Just to follow up on the question about the meeting with Fidel and Raul, were there any specific messages that either leader wanted you to relay to President Obama or Secretary Clinton other than the need to talk? Was there any request for direct dialogue regarding U.S. leaders?

REP. LEE: No, there were no specific messages. But I think the message to us is very clear, and that is, they are communicating their willingness and their desire to sit down and have dialogue and discussions, leading to hopefully normal diplomatic relations.

Q As a follow-up, why do you think it is that the leaders that you met with have sort of a special relationships with members of the Black Caucus? Is there -- can you explain a little bit of the history of why they decided to meet with you?

REP. LEE: Well, we asked for a meeting. I and other members have been trying to end this embargo since the '70s. And so we have visited Cuba on many occasions. In the late '90s we visited as members of the Congressional Black Caucus. And there have been subsequent visits. And so we continue to do our work to try to end this embargo, and I believe other members of Congress also are engaged in this -- Congressman Mike Honda; Congressman Nydia Velazquez was going with us to Cuba. And so there are many members of Congress who have been engaged in a variety of capacities to try to normalize relations.

We just decided the time was now, and we decided to put together this visit, to do this immediately, because we think that we have this window of opportunity now with a president who is seeking a new way in the world, a new direction. And we are in the process of reshaping our image and our role in the world, and where better to do that than 90 miles off the shores of America?

REP. RICHARDSON: Can I --

REP. LEE: Right here, sure.

REP. RICHARDSON: I took some notes in the various ministers' meetings. However, I think, out of respect to the president, President Obama, Secretary of State Hillary Clinton, I think we owe it, as the chairwoman had said, to present directly to them first what those comments and questions in further more detailed discussions.

What I will say, though, is it wasn't just about -- and I'm going to say this again -- it wasn't about just what they wanted. It was about how we can work together. For example, I represent the area of Long Beach. And so, being on Homeland Security, there was a discussion about migration and there was a discussion about drug trafficking. There was, you know, discussions of things that we as border communities that are issues currently in the United States with other countries, their awareness and their willingness to work with us. The Coast Guard -- they commented they have a very good relationship, you know, and they've established the process and how that works.

But there was an openness, not just "These are the things we've thought about or we've talked about over the last 50 years." It was also "Here are some of the things that we know we have a common concern and should be of common discussions."

REP. LEE: We visited the biotech center, for example, and talked about vaccines and the development of pharmaceuticals which could possibly benefit the American public tremendously. In Cuba, as a result of their development of a vaccine for Hepatitis-B, the rates of Hepatitis-B have significantly been lowered, if not fully extinguished.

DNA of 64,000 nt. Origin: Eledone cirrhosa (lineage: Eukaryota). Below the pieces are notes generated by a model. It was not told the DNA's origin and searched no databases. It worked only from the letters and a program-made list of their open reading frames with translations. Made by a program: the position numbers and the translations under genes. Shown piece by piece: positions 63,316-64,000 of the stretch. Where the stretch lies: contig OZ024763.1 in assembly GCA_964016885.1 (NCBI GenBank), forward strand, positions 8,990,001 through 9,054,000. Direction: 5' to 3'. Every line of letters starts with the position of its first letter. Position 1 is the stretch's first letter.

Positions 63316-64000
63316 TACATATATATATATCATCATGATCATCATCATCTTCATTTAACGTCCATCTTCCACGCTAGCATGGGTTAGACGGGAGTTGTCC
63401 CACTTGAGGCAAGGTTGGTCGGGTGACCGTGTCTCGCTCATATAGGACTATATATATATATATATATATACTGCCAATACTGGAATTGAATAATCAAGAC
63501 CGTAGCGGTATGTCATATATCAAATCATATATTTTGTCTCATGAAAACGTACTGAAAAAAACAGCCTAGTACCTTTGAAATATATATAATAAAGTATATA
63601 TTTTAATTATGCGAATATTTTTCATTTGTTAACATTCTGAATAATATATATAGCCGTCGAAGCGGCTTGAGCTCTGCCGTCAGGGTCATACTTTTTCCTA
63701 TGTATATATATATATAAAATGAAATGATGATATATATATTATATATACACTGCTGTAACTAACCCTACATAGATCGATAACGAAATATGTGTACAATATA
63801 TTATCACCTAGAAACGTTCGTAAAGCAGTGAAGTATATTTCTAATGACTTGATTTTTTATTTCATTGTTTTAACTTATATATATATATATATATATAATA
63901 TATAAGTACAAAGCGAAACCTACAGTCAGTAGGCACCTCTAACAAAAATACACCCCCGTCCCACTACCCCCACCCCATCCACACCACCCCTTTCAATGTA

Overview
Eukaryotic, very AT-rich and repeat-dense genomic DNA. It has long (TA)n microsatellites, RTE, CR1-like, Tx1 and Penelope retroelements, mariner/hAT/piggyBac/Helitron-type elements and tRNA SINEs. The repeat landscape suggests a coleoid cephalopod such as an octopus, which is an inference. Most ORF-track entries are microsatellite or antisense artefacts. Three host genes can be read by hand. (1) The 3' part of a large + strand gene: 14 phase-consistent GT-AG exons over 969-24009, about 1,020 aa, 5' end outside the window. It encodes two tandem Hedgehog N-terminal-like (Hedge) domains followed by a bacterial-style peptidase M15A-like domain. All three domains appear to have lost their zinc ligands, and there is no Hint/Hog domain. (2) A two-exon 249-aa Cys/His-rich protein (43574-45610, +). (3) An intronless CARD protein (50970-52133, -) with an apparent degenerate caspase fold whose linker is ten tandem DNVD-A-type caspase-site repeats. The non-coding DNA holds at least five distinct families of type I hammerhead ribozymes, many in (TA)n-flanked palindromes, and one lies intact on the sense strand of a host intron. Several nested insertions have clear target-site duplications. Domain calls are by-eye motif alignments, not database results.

And so I saw -- and I represent Emeryville, California, the Center for Biotechnology, and I saw many, many opportunities that, should we have normal relations, for my biotech companies and the city and the Center for Biotechnology and Cuba to engage in that would benefit tremendously both of our populations and also the world. And so it just doesn't make sense not to have normal relations with Cuba.

We'll take one more question.

Q Lesley Clark with the Miami Herald.

You mentioned that you met with a number of ministers and government officials. Did you meet with any of the dissident groups or any NGOs or any civil society folks, other than the -- I think you said you met with a family from the Cuban Five.

REP. WATT: Yes, we did meet with the families of the Cuban Five. The Congressional Black Caucus has had delegations there before, and we've consistently had a dialogue with a number of the Afro-Cuban leaders in Cuba. But on this trip we did not have a direct conversation with them. I had -- in fact, I still have on my BlackBerry some exchanges that we had leading up there to this trip, and we're continuing to dialogue with them, but not on this particular trip did we meet with them directly.

REP. LEE: Let me thank our staff, Patrice Willoughby, all of our staffs who stayed in Washington, D.C. and supported our efforts, and once again to the delegation, who is a phenomenal delegation. When you look at their committee assignments, when you look at their districts, when you look at their passion and their intellect, we are convinced that we will be able to move this ball forward and continue to work with our administration, our leadership, Speaker Pelosi, and the secretary of State, to try to ensure that -- 68 percent of the American people believe that there should be normal relations with Cuba. We want to make sure that the will of the American people prevails.

Thank you very much.

END.